• Create an action plan to add more training into your routine and slowly build up to how you were training before the pandemic. 
  • Take advice from your coach and fellow teammates or athletes on ways to safely return to training without risking injury. 
  • Keep yourself hydrated at all times as you increase your training. 
  • Avoid participating in group training if you are experiencing COVID-related symptoms, like breathing difficulty, chest pains, palpitation, fever, cough and more. 

For nutrition, Amanda Li suggests gradually adjusting your meal plans back to how they were pre-pandemic as you go back to training.

Heather Bray stressed the importance of an adequate protein intake. She said that since athletes weren’t exercising as much as they were before, they likely experienced a loss of muscle mass during the pandemic.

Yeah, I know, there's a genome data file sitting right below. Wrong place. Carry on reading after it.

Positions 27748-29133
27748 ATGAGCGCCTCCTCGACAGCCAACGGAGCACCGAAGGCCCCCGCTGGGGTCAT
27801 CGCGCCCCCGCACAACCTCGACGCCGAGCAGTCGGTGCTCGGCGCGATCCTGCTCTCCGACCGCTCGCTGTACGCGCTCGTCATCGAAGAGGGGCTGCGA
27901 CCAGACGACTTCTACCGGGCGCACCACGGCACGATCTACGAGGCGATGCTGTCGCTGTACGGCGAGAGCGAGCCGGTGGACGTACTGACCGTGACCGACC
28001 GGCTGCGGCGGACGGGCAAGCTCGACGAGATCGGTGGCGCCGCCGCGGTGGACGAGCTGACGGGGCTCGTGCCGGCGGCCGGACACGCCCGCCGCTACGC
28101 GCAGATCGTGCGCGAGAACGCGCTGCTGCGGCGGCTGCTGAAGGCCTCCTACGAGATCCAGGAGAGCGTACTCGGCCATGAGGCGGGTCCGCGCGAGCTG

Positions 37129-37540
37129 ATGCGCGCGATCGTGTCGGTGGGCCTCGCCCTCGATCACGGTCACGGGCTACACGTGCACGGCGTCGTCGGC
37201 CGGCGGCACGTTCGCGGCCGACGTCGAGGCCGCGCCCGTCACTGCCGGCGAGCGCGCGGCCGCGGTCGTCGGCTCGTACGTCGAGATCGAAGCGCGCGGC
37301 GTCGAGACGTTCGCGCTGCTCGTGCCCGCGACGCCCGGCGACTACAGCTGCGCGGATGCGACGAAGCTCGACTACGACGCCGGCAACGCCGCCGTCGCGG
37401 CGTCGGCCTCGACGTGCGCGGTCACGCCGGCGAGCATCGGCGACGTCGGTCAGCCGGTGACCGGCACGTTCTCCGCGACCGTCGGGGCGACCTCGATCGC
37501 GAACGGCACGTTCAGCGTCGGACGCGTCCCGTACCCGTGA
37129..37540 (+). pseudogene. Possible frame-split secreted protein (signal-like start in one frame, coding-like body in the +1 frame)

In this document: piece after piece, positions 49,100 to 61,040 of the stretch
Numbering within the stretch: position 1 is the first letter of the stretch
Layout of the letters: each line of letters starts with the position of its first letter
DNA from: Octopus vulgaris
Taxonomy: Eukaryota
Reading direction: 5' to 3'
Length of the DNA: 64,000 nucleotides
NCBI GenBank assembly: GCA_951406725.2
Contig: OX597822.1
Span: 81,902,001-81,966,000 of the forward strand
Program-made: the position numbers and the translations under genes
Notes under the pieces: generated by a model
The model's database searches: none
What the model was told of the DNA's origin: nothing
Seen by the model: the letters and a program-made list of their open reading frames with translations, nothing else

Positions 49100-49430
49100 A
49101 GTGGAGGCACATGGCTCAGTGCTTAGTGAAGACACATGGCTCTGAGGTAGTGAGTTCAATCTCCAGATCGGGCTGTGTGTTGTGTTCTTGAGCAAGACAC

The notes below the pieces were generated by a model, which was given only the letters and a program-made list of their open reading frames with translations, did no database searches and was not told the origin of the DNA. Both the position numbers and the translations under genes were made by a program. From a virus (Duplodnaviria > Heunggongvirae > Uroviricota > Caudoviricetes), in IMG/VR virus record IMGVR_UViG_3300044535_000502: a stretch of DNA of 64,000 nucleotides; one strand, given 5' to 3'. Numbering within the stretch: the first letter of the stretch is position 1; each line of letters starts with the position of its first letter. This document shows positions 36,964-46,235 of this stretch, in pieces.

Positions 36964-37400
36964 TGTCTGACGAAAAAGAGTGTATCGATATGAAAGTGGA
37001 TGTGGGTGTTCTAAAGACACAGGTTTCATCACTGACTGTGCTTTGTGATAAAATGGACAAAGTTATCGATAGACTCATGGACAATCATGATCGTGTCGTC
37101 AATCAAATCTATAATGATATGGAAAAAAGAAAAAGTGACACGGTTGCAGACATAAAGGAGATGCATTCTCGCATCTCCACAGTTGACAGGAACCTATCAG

“Now that the people are jumping back into sports again, a lot of people think they will be able to operate on the same caliber as they did before the lockdown. That’s where recovery protein becomes more important, to make sure they are meeting their needs,” she said.

Brenda Andress also suggests that athletes take it slow when returning to their pre-pandemic athletic lifestyles. “The pandemic had an effect on everybody, on a mental and physical part of your body, whether you played sports or not. Athletes will have to remember to go slow, put themselves back in at a pace that could bring them back up to game speed, and a very scheduled, planned kind of entrance back into the sports.”